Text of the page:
Organic food straight from the farmer’s house
Step into Noreunja, which means “egg yolk” in Korean, and the first sensation you feel is the chill. The market doesn’t have proper heating and refrigerators are virtually everywhere, keeping their assorted veggies cool and fresh. Those are the very products that saved the mart from the brink of bankruptcy earlier this decade.
Opened in 1981, Noreunja was a typical grocery supermarket. It became incorporated in 1990, and by 1995, four stores around Seoul operated under the Noreunja brand.
But by 1999, E-Mart, currently the nation’s largest discount chain, opened a branch in nearby Yeoksam area, and Noreunja’s flagship store suffered. Koh Chang-hwan, who became the chief executive of Noreunja Shopping Inc., in 2002, said, “We had to do something, so decided to become the market that could supply safe food.” Noreunja began to specialize in organic items. Today, it has a separate section for 500 kinds of organic products, from fresh vegetables, soybean paste and hot pepper paste to “green” toothpaste and shampoo.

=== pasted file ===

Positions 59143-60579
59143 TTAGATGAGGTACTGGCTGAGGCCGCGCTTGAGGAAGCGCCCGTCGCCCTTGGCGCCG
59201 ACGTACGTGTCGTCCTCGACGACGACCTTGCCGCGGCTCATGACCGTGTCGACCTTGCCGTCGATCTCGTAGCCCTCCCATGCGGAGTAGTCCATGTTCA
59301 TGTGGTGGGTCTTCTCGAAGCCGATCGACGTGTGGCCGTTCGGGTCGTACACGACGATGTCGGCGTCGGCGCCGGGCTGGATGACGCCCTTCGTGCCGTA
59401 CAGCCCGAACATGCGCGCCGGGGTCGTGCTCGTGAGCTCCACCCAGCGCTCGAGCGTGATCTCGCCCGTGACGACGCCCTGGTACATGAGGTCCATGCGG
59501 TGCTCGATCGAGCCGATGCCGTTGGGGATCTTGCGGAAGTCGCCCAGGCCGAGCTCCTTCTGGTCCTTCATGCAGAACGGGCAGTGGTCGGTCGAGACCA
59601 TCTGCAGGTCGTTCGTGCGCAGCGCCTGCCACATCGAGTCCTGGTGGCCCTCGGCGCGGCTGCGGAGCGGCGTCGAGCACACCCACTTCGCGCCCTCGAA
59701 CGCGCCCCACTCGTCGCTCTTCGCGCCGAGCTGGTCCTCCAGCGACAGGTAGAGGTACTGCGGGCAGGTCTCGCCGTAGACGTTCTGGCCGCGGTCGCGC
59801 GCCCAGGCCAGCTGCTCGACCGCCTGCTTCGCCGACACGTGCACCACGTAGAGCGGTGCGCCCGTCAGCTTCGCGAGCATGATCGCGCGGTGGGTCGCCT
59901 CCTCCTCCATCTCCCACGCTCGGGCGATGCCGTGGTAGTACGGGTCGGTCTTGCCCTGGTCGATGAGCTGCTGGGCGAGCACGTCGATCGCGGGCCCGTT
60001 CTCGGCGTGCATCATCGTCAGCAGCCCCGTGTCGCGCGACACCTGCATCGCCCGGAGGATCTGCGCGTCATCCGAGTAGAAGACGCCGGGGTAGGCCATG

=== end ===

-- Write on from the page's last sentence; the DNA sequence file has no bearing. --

But it wasn’t always so easy. Customers weren’t willing to pay extra for ugly fruits and vegetables. For nearly four years, the market had to chuck out 70 percent of organic products that were left unsold.
To turn things around, the market assigned employees to promote organic foodstuffs and ensure their safety. Lee Gye-song, a senior executive of the company, recalls venturing out to farms late at night “like an undercover agent, to see if anyone sprayed chemicals on farms in the dark.”
Their efforts have paid off. “At a small market like this, I get only what I absolutely need. It’s smaller but it still has everything I need,” said Shin Hyun-woo, 27.
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